This story is part of. All the latest coverage from Apple's annual developers conference.
iPhones and iPads will soon be able to make athat moves when you do. Apple calls it a "Memoji," and it's an offshoot of Animoji, the animated emoji that live inside iMessage in Apple's .
Sound familiar? 3D emoji are the next evolution in avatars that people personalize to mark their identity and interact with others online.
Samsung crossed the you-emoji finish line first when it released Galaxy S9 phones. But, despite being made with the help of Oscar winners who know how to do face capture really well, AR Emoji are and rarely look like the scores of CNET editors who tried making them.on its two
We won't know for sure how Apple's Memoji will stack up to AR Emoji until we actually get a chance to make and use our own Memoji, but I can already see at least one early win for the iPhone.
Your Memoji might actually look like you
I can already tell that Memoji have more customization options for your 3D avatar than AR Emoji. The Galaxy S9 has zero options for curly hair and not enough skin tones to choose from.
Even in the, I already saw at least three styles for curly and wavy tresses, and at least 10 shades for realistic skin (you can also make yourself purple, 'cause why not?).
A Memoji lets you choose your eye color, eye shape and ear shape, add freckles, pick from multiple glasses frames and tint lenses, and add earrings. These choices are limited on the Galaxy S9, which sets up your AR Emoji for you by scanning your face using the.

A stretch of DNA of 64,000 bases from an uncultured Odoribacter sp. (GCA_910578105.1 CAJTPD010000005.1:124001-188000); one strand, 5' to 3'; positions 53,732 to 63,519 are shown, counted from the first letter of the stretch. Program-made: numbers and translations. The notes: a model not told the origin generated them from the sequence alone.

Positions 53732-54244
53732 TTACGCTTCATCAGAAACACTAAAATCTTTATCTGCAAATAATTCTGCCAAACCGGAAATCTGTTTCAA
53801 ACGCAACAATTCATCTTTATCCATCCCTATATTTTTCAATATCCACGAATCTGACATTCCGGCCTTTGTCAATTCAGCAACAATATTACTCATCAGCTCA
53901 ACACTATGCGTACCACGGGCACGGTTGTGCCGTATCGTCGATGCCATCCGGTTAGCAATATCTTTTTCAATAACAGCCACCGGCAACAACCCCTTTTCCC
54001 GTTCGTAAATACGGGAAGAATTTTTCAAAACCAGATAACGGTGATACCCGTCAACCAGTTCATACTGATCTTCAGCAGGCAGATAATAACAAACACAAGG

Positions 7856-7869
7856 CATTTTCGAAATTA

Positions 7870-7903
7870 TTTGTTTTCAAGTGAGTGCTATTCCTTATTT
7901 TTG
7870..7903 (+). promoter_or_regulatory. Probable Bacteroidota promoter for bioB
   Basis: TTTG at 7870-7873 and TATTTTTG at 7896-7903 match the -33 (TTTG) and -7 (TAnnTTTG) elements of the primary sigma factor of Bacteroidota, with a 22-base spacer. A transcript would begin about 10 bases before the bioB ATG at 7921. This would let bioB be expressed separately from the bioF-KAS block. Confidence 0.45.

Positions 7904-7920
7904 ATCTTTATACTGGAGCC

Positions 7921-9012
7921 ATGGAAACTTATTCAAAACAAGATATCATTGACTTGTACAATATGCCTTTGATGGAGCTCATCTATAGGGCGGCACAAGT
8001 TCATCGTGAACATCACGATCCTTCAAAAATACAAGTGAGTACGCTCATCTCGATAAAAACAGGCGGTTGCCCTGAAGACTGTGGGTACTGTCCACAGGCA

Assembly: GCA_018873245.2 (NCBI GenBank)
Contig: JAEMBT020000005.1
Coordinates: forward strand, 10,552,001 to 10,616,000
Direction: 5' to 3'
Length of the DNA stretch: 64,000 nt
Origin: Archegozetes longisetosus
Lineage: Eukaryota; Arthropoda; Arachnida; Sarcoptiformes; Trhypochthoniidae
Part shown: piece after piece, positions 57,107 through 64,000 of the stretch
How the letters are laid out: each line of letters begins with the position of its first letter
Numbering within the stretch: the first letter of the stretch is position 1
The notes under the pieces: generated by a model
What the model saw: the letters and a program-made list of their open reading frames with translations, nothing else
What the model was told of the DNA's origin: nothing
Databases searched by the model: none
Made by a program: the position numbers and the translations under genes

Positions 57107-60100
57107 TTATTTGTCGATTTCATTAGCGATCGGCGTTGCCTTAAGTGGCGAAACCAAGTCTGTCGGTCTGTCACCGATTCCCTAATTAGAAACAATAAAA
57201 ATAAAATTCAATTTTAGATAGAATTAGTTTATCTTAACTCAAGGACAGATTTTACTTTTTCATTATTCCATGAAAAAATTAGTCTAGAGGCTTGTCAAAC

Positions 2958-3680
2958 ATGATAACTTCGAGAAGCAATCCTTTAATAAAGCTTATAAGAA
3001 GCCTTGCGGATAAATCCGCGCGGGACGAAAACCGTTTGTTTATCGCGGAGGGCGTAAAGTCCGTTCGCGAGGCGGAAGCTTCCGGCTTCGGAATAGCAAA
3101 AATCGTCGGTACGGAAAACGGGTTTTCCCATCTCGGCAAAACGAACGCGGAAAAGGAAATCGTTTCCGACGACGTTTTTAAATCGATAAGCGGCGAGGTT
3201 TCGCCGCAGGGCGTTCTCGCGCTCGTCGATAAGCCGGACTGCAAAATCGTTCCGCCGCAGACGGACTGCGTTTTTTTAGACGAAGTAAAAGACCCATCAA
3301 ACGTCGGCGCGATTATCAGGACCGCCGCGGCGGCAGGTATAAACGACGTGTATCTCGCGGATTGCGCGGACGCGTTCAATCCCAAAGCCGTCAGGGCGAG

The Animoji update in(coming this fall) gives all avatars the ability to stick out their tongues, which is something that AR Emoji don't do, no matter how often I've tried.
The Galaxy S9's claim to fame is that AR Emoji uses the selfie-camera to make your emoji fast, but I'd rather be able to make my emoji look and feel like me -- even though Apple's Memoji are far more cutesy-cartoony than the Galaxy S9's more realistic-but-unsettling AR Emoji.
What Samsung does better (so far)
The greatest strength of Samsung's AR Emoji is that you can share one with any phone on any platform that accepts animated GIFs (you can record videos, too).
Apple's Memoji feature appears to work within iMessage andonly, which means you'll only be able to share them with other iPhone and iPad users, and not on platforms like Facebook.
AR Emoji generate quickly and live in the camera app, and you can make AR Emoji of other people, not just yourself (I'm still not sure why you'd want to do this).
iPhone Memoji won't work on all iPhones
With Memoji, you build your avatar from scratch, but the new feature uses the 3D depth-sensing camera found in theto track your facial movements -- when you turn your head, or stick out your tongue.
That means it will only work on that phone and on future devices that have Apple's TrueDepth camera. Sorry, iPhone 8 owners.
We also don't know how well Memoji tracks your face in the long term. Samsung's AR Emoji avatars quiver and twitch when your face is idle, which spins the creep factor dial to high, but Animoji have a slight case of the shakes, too. From the presentation, it looks like Memoji might also jiggle while you're collecting your thoughts.
I absolutely can't wait to test this out the first chance I get.
Neither Samsung nor-- immediately responded to a request for comment.
Article originally published June 4 at 1:09pm PT and was last updated on June 5 at 7:16am PT.